Monday, March 14, 2005

Tuition Relief bills filed

These will be discussed later this week, I think on Wednesday at the press conference on Higher Education.

Rep. Gallego (D-Alpine):

  • HB 2687 is similar to Rep. Garnet Coleman's HB 1019, only this has a shot of going somewhere. This will at least get a hearing by the House Higher Education Committee, but I'm pretty sure that Craddick will try hard to prevent it from passing on to the Senate. Actually, I'm not even sure if it will get to the House floor since Geanie Morrison, R-Victoria, is the also the chair of the Higher Ed. Committee and author of the tuition deregulation bill, HB 3015, from last session. I know that Craddick and Morrison worked closely to get HB 3015 passed two years ago.

    Craddick was the one, after all, who revived tuition deregulation when it appeared dead in the water: when Lt. Gov. Dewhurst proposed pumping $500 million in new money into higher education, Craddick said he would allow it only if deregulation was put back into HB 3015. After a closed-door, 8 hour meeting (where they also discussed other things..), deregulation was back on the table and eventually passed.

    But since the Senate controls the budget this session - each session, the House and the Senate alternate between controlling the budget - instead of the House, it might have to be a Senate bill that would put caps back on tuition...

  • HB 2688 is very similar to but not the exact same as SB 1400 (see below). It says that a university cannot charge a student more than a 3 percent increase in total tuition and compulsory fees than the previous year.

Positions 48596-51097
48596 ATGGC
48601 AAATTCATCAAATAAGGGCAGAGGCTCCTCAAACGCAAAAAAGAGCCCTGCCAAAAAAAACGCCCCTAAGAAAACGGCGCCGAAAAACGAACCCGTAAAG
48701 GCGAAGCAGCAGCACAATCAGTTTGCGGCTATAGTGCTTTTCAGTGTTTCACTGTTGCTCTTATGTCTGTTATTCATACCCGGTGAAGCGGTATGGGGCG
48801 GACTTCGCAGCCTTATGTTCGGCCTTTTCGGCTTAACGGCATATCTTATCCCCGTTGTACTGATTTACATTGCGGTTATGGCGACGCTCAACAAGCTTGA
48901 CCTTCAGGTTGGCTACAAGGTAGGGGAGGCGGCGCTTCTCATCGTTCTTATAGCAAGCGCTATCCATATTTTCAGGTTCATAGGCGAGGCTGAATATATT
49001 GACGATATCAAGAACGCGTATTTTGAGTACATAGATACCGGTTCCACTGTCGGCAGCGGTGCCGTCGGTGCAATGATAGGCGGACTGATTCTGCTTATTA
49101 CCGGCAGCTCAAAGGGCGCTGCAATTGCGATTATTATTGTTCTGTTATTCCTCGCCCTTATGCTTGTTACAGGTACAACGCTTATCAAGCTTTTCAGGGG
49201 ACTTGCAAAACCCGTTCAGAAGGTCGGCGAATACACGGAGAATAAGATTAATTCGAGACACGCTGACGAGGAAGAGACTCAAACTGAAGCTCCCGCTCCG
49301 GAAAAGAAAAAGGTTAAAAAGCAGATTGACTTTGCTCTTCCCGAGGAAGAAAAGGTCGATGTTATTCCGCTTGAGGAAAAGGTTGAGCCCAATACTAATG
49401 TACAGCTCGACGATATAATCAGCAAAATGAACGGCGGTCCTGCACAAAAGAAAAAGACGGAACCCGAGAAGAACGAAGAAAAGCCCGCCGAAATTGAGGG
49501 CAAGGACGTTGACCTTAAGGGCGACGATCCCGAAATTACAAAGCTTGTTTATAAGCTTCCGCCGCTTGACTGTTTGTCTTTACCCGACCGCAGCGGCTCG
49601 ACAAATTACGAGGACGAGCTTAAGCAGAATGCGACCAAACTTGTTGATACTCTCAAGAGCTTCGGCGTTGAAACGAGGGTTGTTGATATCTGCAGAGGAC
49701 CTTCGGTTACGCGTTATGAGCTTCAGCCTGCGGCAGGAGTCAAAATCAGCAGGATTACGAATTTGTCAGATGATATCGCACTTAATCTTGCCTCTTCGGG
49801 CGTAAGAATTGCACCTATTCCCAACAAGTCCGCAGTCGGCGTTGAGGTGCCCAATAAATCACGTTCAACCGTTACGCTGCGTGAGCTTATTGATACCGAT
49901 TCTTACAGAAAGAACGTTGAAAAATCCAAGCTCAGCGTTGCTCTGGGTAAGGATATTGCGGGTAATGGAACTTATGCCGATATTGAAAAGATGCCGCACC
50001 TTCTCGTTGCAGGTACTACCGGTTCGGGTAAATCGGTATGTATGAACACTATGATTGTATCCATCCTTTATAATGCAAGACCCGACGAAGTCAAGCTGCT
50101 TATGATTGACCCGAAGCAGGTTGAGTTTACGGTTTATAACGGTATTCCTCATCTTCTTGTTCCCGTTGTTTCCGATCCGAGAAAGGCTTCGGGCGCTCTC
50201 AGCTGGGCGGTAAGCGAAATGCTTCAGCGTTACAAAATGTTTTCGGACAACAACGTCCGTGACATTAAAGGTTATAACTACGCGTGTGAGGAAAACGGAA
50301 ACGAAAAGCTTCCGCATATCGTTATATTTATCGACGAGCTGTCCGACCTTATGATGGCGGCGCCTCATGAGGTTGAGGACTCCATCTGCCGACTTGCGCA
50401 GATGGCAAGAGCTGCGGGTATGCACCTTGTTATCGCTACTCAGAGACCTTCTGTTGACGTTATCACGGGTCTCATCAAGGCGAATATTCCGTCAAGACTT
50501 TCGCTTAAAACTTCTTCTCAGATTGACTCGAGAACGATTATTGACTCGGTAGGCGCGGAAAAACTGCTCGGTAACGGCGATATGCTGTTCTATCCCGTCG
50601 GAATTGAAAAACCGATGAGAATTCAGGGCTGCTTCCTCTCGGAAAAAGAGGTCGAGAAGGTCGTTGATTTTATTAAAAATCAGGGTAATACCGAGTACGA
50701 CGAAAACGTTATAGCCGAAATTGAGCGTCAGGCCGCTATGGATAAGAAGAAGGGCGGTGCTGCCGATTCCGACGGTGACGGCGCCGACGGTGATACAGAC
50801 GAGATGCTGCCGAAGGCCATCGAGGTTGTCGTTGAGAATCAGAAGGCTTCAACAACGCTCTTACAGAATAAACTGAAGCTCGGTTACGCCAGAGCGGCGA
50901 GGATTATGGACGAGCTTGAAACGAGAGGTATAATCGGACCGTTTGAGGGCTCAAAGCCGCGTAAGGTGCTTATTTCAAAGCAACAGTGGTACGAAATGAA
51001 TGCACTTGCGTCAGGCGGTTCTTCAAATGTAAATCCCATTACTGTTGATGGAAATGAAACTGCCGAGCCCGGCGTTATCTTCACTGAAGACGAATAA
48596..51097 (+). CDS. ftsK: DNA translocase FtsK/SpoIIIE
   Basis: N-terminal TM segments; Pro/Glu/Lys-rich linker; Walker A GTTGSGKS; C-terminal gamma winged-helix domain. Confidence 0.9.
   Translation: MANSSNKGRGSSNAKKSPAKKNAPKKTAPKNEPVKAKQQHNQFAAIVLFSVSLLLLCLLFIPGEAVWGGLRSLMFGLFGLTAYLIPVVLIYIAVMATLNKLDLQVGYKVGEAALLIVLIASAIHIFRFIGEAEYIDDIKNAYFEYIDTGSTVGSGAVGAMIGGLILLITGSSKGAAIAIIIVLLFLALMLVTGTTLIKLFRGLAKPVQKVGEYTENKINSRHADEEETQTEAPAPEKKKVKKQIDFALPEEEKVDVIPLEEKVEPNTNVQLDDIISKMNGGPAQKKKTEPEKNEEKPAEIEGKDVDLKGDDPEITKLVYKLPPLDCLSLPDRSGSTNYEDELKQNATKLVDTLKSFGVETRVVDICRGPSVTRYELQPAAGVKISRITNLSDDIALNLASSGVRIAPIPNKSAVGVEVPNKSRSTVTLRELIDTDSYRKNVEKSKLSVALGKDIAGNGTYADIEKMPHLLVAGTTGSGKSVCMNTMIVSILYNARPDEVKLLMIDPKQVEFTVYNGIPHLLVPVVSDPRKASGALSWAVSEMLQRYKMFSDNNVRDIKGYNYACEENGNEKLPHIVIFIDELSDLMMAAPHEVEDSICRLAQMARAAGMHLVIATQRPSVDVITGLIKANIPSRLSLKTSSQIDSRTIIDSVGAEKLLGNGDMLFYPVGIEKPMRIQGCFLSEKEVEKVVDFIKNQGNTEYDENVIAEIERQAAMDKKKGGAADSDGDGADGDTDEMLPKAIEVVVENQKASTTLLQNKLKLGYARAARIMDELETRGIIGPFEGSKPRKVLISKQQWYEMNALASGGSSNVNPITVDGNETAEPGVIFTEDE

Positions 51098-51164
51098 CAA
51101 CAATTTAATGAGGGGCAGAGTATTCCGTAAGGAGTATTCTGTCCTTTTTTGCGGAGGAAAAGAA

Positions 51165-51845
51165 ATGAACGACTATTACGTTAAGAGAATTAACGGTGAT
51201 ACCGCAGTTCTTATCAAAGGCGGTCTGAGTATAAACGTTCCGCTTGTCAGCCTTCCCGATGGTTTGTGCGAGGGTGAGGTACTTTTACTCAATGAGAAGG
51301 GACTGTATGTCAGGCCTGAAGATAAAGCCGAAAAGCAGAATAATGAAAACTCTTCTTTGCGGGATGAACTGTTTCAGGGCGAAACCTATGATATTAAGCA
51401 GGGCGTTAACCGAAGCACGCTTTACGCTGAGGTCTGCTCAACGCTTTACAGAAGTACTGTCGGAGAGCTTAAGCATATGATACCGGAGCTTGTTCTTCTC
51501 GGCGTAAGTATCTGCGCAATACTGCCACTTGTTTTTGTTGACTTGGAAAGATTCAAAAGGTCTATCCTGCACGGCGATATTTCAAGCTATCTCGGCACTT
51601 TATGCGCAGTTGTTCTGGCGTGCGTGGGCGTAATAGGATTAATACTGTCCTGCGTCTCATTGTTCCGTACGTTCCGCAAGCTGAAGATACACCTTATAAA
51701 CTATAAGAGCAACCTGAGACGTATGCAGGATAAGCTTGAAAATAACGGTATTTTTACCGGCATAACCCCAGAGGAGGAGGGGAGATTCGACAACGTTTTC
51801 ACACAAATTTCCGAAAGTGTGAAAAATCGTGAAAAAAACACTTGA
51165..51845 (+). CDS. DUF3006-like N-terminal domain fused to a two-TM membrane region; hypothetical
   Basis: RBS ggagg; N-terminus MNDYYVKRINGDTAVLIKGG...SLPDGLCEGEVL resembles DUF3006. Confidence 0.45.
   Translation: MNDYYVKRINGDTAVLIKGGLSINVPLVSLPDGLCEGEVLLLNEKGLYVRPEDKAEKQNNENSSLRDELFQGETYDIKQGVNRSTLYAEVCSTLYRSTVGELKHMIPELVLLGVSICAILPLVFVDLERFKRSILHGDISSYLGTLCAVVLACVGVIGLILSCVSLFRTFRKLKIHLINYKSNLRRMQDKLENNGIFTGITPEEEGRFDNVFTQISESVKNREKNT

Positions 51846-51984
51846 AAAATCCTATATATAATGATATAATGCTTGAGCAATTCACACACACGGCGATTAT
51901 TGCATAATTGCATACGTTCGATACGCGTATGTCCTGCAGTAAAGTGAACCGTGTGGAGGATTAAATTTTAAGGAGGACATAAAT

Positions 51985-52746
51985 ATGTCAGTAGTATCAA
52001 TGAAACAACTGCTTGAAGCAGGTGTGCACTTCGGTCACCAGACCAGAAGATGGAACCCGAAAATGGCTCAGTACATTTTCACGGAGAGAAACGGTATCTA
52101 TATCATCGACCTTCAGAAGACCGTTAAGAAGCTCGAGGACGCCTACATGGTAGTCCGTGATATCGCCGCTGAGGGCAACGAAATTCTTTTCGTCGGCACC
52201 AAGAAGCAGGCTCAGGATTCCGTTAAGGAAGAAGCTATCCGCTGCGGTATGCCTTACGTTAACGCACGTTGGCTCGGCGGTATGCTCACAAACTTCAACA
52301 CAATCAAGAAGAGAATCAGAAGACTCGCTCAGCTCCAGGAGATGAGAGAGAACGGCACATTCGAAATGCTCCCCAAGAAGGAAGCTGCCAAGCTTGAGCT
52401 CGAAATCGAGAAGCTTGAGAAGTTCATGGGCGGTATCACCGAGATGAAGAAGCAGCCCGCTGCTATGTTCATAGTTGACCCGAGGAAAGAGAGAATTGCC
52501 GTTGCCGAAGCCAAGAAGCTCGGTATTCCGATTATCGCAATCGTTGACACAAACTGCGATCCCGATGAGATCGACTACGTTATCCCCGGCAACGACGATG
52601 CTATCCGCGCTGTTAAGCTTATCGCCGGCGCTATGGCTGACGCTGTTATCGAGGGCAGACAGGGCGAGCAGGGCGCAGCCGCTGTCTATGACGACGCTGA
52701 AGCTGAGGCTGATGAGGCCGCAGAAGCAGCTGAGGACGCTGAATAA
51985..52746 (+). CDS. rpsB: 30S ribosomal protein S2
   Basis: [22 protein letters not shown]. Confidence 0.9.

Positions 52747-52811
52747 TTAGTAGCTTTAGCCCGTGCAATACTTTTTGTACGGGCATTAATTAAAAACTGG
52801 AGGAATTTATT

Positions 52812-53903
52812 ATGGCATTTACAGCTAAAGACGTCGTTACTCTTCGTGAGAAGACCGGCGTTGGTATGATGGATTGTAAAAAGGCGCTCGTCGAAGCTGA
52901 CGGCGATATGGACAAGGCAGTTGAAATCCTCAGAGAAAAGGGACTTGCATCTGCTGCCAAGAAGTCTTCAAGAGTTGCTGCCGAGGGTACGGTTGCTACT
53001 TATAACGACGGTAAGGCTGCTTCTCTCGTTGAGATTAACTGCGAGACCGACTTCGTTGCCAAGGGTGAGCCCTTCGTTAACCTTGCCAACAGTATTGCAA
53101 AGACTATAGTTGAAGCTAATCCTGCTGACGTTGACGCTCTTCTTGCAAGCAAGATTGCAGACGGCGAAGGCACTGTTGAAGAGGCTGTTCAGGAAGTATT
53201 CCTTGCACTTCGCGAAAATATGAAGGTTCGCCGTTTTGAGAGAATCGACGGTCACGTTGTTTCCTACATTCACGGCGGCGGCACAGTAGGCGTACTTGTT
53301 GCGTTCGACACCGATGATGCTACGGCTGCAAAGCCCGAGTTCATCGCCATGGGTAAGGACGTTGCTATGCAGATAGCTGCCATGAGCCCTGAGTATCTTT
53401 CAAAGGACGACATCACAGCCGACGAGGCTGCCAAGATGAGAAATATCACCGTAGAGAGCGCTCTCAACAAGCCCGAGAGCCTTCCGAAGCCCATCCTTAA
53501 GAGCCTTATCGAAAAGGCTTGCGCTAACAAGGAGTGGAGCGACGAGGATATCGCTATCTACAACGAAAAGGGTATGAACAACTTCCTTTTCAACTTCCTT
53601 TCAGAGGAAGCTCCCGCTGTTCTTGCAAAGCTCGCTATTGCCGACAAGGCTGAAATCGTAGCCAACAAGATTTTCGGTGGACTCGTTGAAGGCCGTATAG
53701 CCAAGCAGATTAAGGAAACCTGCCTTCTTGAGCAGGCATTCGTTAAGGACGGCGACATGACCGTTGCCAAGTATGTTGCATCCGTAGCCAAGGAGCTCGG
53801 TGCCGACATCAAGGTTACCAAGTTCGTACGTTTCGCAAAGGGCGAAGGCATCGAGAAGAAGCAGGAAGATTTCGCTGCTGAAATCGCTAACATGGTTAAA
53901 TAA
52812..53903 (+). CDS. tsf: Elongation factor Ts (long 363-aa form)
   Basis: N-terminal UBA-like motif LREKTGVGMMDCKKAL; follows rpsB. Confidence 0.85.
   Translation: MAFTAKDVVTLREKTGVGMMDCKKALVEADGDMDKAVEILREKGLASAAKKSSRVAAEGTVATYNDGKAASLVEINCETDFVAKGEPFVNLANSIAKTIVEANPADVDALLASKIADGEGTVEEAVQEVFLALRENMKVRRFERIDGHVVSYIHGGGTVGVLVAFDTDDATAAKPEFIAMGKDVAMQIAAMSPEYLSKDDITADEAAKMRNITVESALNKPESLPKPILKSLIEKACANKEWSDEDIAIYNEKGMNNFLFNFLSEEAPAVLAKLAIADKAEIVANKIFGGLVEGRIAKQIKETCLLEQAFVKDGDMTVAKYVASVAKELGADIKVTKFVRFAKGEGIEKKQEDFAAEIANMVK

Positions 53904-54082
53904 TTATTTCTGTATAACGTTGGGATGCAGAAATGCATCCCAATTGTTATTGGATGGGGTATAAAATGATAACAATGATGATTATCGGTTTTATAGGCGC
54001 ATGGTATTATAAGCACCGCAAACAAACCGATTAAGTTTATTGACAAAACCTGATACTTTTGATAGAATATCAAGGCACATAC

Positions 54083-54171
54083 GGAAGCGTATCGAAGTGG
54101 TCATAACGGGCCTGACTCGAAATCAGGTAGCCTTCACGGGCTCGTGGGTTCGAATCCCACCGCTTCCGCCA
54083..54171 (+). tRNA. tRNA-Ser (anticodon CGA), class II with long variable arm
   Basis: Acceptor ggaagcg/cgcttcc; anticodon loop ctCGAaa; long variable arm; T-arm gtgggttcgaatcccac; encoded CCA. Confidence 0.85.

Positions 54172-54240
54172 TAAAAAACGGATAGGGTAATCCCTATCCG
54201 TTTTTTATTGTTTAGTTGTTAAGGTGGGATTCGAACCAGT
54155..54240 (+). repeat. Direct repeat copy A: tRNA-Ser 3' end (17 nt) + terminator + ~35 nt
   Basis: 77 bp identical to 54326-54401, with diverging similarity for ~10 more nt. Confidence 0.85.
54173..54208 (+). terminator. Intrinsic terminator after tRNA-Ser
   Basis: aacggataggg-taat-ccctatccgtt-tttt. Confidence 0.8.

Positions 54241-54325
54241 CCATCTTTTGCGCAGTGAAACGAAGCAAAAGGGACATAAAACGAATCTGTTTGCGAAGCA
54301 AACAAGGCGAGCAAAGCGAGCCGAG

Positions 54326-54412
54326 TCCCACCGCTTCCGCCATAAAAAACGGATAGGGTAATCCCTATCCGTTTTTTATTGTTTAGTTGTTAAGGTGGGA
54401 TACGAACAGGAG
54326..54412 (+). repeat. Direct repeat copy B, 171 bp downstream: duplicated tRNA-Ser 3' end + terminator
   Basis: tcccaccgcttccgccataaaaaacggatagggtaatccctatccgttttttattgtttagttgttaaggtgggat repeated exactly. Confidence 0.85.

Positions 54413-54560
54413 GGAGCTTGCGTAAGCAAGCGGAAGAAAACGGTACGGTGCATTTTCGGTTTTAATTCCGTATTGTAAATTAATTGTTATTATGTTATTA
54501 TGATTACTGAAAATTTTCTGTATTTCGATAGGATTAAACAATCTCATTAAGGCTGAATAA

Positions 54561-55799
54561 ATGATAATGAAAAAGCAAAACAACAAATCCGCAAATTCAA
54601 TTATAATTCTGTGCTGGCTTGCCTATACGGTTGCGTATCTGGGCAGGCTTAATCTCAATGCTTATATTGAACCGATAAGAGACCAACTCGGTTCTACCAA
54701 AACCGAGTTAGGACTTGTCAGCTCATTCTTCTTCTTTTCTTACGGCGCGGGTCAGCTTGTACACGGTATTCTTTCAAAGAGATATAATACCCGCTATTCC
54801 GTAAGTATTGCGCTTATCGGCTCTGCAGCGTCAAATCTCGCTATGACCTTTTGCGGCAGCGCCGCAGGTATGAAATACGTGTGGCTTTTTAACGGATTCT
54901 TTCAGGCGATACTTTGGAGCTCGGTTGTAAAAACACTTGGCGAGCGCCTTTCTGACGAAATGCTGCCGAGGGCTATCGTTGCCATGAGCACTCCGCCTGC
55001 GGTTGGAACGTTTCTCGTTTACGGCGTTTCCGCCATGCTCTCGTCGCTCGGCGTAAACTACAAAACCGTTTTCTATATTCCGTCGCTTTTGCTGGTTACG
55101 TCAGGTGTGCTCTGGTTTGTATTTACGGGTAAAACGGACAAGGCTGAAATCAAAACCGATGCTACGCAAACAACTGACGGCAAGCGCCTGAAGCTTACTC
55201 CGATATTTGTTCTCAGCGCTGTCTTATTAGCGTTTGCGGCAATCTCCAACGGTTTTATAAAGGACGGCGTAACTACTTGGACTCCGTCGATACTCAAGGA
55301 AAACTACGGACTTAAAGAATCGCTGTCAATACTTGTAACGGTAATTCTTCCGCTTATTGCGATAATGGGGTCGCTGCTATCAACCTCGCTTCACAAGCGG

Sen. Ellis (D-Houston):

  • SB 1389 also takes into account total tuition and compulsory fees charged by an institution, as well as the family's income, in determining tuition caps.

  • SB 1398 relaxes the requirements on qualifying for a tuition equalization grant. Basically, SB 1398 says that a student can simply qualify for a TEXAS Grant to be eligible for a TEG. Also, there is no minimum requirement for the number of hours a student must take; the student must only be enrolled in a university.

  • When deregulation went through, 20 percent of all tuition collected was designated as financial aid for other, more needy students. SB 1399 clarifies the language for this financial aid to say that this tuition revenue is allocated to "need-based" financial aid. HB 3015 also said that if a university increases their tuition past $46 per semester credit hour, then 5 percent of that revenue would also be set aside for financial aid - but this 5 percent is considered part of the other 20 percent of all tuition and fees charged (that is, without regard to specific tuition rates). SB 1399 would tweak this to say that the 5 percent is in addition to the 20 percent.

  • SB 1400 is very similar to Gallego's 2688 (see above). SB 1400 would say that a
    university can't charge a student more than a 5% increase from the
    year before.

  • SB 1554 is a full rollback of tuition deregulation. It would negate the tuition increases from the past two academic years by requiring that tuition rates for the next academic school year, 2005-06, could not exceed a 5 percent increase from the 2002-03 school year. This bill doesn't have a snowball's chance in Texas of passing. Well, wait just a goshdarn second, it did snow this year! On Christmas Eve, after about 5 minutes of scraping snow off my windshield, I did make a single snowball to throw at my sister! Boy am I excited..


At 6:26 PM, Blogger Kimberly said...

ummm.... there was a press conference?

At 8:33 AM, Blogger imasuit said...

Yeah there was supposed to be. My guess is that they'll push it back until after Spring Break ends so that the kiddos can be there too.

At 1:40 PM, Blogger Kimberly said...

Okay, suit. I'm sure I'll make some calls on those bills. I checked out the agenda for higher ed today and thought I might skip it, unless I start having deep thoughts on bonds.

roving reporter

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